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Sales slowdown prompts biz model change at Weblink

March 20, 2010

WebLink International in recent years buzzed like a bevy of chamber of commerce members sipping cocktails at a networking event.

Chambers from Boston to Las Vegas snatched up its enterprise software to manage their financials, for event management, blogging, e-commerce and so on.

But as the recession deepened, many prospective clients just couldn’t afford the product, which ranges from $10,000 to $250,000.

“It became a ‘want to have’ not a ‘have to have’ in many cases,” said founder, president and CEO DJ Muller.

“They couldn’t get their boards to buy it. Nobody was able to pay for the software even though they wanted it.”

Muller and his team were faced with, at best, flat sales, if they didn’t think of something—and quick. So they executed not just a course correction but an entirely new business model, one that could serve as a case study for technology entrepreneurs facing a slowdown.

WebLink factboxRather than just continue to produce better software, WebLink also now sells to a chamber’s members advertisements that run on the chamber’s Web site.

Chamber staff help arrange the meetings with WebLink’s ad sales staff and, in return, receive a cut of the commission, which can be used toward paying for WebLink’s software.

“The most impressive thing we’ve done was to find another way to get the value from our software by effectively selling the value to our customers’ customers,” Muller said.

“Instead of them paying us directly for the software, we get the value from the members through Web advertising.”

The concept has other benefits, which in some ways are more compelling than even the core software product.

The ads can drive more traffic to the Web sites of companies advertising on the chamber site, thus improving satisfaction with the chamber. The chamber’s own Web site stands to gain more traffic as well, which can help cultivate new members.

WebLink also has designed the ads to maximize search engine optimization. For example, the way a chamber updates the ad, such as by adding coupons or special offers, can cause the site to come up on the first page of a Google search.

This method of search engine optimization, or SEO, is in contrast with other strategies such as buying a space at the top of a Google results page or using blogging software that requires employees to blog to drive better Google results—a tactic that can be onerous for thinly staffed chambers.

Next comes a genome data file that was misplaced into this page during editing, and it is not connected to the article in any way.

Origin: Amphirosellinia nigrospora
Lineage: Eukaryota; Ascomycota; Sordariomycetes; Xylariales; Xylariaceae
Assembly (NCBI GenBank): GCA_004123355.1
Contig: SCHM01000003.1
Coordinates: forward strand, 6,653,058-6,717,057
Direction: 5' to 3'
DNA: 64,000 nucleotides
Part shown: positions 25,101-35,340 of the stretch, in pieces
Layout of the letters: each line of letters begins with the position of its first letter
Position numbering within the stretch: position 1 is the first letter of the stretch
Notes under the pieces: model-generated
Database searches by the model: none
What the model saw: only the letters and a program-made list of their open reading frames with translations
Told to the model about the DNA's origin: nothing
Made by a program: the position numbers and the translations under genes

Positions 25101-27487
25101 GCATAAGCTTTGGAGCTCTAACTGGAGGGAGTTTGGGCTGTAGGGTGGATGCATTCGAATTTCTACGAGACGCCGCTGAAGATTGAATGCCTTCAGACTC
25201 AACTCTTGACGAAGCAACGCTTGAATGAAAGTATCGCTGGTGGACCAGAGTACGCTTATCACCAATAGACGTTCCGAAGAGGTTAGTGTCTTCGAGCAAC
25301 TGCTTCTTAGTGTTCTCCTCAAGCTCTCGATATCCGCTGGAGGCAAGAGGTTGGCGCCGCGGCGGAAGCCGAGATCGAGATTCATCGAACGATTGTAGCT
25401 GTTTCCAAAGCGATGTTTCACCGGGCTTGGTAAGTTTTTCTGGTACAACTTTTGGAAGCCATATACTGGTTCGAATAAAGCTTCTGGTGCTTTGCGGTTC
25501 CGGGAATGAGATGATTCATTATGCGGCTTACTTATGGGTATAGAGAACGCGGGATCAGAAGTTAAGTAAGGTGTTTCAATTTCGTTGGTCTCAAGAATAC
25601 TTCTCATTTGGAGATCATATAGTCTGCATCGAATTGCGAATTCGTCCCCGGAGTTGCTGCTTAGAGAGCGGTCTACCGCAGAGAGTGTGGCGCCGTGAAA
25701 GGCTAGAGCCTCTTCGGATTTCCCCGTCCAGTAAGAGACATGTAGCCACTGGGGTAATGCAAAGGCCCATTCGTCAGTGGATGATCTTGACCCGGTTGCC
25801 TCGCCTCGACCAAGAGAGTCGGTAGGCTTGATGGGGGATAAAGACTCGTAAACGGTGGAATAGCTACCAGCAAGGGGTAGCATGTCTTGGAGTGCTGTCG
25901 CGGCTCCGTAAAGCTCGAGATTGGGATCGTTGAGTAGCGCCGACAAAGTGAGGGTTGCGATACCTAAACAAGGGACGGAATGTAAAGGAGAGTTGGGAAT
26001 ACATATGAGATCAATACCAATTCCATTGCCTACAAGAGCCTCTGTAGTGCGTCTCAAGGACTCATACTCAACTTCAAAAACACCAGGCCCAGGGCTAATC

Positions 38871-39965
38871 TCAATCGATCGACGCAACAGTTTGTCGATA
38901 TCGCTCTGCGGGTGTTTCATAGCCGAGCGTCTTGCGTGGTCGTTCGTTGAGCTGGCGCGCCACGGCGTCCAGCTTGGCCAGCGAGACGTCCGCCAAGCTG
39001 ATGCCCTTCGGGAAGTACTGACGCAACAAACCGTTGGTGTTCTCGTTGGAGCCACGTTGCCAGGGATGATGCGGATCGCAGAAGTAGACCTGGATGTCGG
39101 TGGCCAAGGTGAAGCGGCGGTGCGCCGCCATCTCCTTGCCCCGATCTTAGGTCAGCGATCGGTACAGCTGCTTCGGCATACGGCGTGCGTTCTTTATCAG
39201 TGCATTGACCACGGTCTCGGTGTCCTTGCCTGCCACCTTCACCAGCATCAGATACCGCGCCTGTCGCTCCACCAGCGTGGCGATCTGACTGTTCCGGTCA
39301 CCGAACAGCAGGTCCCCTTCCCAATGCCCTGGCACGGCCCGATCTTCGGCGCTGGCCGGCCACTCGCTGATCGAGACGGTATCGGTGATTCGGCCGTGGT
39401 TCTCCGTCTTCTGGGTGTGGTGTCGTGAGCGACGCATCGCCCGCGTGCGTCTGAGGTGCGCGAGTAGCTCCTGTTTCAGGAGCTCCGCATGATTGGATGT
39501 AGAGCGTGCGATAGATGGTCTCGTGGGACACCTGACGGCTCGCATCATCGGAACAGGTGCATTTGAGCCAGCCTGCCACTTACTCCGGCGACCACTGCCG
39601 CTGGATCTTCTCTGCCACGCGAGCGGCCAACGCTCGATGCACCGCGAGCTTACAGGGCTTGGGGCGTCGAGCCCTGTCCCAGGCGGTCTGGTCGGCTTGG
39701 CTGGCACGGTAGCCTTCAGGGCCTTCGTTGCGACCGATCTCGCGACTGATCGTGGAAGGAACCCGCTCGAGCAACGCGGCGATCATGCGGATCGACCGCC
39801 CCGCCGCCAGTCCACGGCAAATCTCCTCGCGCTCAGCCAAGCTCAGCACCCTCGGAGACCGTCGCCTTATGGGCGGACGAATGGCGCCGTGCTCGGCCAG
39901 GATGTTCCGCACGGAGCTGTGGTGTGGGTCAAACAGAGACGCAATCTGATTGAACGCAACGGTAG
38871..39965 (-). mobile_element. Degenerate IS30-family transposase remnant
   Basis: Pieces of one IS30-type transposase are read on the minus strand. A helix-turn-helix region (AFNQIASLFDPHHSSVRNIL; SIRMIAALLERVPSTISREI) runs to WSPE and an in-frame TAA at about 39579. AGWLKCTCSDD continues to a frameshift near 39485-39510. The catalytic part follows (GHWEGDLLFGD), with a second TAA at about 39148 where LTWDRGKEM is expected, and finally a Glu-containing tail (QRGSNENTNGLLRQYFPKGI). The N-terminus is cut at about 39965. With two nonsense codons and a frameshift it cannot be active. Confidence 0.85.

Another benefit he touts to chambers for putting ads on their sites is that chambers tend to already have a great deal of credibility in their own markets, especially compared with national Web sites that try to swoop into a local market to sell ads.

“We’re sort of their digital media partner. We help [chambers] to be a media property in their local market,” said Mike Bryan, WebLink’s vice president of marketing and business development.

Since formally launching the ad program last year, WebLink now has revenue-sharing partnerships in about 60 markets, including Cedar Rapids, Iowa; Miami; Martha’s Vineyard, Mass.; Santa Fe, N.M.; and—new to the list—Bermuda.

The 14-year-old Indianapolis company now has sales reps in 13 states.

Had it not changed the business model, sales last year “probably would have stayed flat,” Muller said. Instead, sales rose 20 percent in 2009.

Muller is projecting double-digit 2010 sales growth. He wouldn’t disclose 2009 revenue. Two years ago, company officials said they expected to close 2008 with sales of $4.5 million.

Among those pleased with the progress is Mark Hill, an investor in WebLink and principal of Collina Ventures.

“As an early-stage investor, the most important point of evaluation is the management team. WebLink is a tangible example why that is true,” Hill said.

“The team was facing difficulty because their customer base was struggling. They changed their model to one that better served their customers. That is not easy to do.”

Muller started the company in the early 1990s creating electronic directories. He developed directory, database and calendar software for churches and then expanded to membership-based organizations such as chambers and visitor and convention associations. By 2002, WebLink had a complete software suite.

In 2008, the company had 40 employees. WebLink now employs 55, with the total expected to rise close to 70 by year-end. The company has about 750 customers in North America.•

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